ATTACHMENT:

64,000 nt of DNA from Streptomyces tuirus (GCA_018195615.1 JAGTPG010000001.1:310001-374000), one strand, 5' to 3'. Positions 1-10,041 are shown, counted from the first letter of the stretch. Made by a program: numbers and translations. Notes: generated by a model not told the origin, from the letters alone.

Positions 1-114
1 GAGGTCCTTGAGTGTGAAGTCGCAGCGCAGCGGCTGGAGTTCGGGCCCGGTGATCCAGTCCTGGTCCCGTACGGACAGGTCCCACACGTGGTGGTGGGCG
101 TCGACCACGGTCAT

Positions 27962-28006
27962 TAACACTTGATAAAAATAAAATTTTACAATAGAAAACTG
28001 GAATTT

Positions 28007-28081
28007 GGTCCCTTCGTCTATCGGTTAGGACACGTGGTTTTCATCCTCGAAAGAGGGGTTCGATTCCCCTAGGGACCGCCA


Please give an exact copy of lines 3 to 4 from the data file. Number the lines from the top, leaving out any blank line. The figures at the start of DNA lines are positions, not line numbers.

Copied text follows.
1 GAGGTCCTTGAGTGTGAAGTCGCAGCGCAGCGGCTGGAGTTCGGGCCCGGTGATCCAGTCCTGGTCCCGTACGGACAGGTCCCACACGTGGTGGTGGGCG
101 TCGACCACGGTCAT